At the end of most episodes, the narrator, William Conrad, would announce two humorous titles for the next episode that typically were puns of each other. For example, during an adventure taking place in a mountain range, the narrator would state, "Be with us next time for 'Avalanche Is Better Than None,' or 'Snow's Your Old Man.'" The narrator also frequently had conversations with the characters, thus breaking the fourth wall in the process.(Wikipedia)
Bart Simpson ImageRocky and Bullwinkle Wallpaper

Bart Simpson PictureRocky and Bullwinkle Picture

Tom and Jerry Picture Gallery

Tom and Jerry Wallpaper
Tom and Jerry is a series of animated theatrical shorts created by William Hanna and Joseph Barbera for Metro-Goldwyn-Mayer that centered on a never-ending rivalry between a housecat (Tom) and a mouse (Jerry) whose chases and battles often involved comic violence. Hanna and Barbera ultimately wrote and directed one hundred and fourteen Tom and Jerry cartoons at the MGM cartoon studio in Hollywood, California between 1940 and 1957, when the animation unit was closed. The original series is notable for having won the Academy Awards for Best Short Subject (Cartoons) seven times, tying it with Walt Disney's Silly Symphonies as the most-awarded theatrical animated series, considered[who?] to be magnum opus of American animation industry.[citation needed]
Tom and Jerry Picture
Beginning in 1960, in addition to the originals MGM had new shorts produced by Rembrandt Films, led by Gene Deitch in Eastern Europe. Production of Tom and Jerry shorts returned to Hollywood under Chuck Jones's Sib-Tower 12 Productions in 1963; this series lasted until 1967, making it a total of 161 shorts. The cat and mouse stars later resurfaced in television cartoons produced by Hanna-Barbera and Filmation Studios during the 1970s, 1980s, and 1990s, a feature film, Tom and Jerry: The Movie, in 1992 and released domestically in 1993 and in 2000, their first TV special, Tom and Jerry in: The Mansion Cat for Cartoon Network.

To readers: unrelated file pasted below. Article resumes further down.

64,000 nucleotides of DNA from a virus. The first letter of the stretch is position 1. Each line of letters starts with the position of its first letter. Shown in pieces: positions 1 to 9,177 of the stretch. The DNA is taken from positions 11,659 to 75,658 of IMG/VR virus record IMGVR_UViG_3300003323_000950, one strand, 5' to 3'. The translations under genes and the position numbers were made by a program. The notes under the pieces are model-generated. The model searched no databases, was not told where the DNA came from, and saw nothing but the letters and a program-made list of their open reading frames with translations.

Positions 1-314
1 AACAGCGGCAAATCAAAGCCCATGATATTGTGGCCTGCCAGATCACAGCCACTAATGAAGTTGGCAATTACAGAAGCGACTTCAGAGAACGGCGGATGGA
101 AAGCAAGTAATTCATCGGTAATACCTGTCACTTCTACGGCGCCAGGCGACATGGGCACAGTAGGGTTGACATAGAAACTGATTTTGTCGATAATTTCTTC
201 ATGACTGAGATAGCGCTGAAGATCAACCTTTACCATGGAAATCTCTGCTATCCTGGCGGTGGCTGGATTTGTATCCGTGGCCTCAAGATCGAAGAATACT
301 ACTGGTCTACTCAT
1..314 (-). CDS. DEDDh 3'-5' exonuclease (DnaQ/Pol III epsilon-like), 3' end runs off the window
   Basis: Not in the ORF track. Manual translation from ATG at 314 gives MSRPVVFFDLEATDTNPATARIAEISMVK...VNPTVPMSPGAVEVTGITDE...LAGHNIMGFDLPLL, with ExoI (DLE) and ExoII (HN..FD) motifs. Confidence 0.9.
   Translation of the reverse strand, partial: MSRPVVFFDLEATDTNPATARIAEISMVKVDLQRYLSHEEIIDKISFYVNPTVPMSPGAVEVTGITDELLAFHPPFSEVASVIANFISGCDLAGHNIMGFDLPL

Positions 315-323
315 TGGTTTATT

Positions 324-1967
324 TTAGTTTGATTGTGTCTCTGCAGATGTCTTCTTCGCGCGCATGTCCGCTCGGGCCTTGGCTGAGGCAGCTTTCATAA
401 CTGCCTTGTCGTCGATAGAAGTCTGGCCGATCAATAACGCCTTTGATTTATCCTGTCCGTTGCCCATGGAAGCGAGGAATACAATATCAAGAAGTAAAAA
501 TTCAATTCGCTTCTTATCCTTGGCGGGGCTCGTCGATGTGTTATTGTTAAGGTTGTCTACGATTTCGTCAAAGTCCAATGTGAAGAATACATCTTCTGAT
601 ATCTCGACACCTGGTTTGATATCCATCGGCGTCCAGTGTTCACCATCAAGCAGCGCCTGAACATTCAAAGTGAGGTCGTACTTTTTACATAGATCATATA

Today, Time Warner (via its Turner Entertainment division) owns the rights to Tom and Jerry, and also produced the series, Tom and Jerry Tales for The CW's Saturday morning "The CW4Kids" lineup, as well as the recent Tom and Jerry short, The KarateGuard, in 2005 and a string of Tom and Jerry direct-to-video films.
he plots of each short usually center on Tom's (the cat) numerous attempts to capture Jerry (the mouse) and the mayhem and destruction that ensues. Since Tom rarely attempts to eat Jerry and because the pair actually seem to get along in some cartoon shorts it is unclear why Tom chases Jerry so much. Some reasons given may include normal feline/murine enmity, duty according to his owner, Jerry's attempt at ruining a task that Tom is entrusted with, revenge, Jerry saving other potential prey (such as ducks, canaries, or goldfish) from being eaten by Tom or competition with another cat, and attempts to seduce feline femme fatales, among other reasons.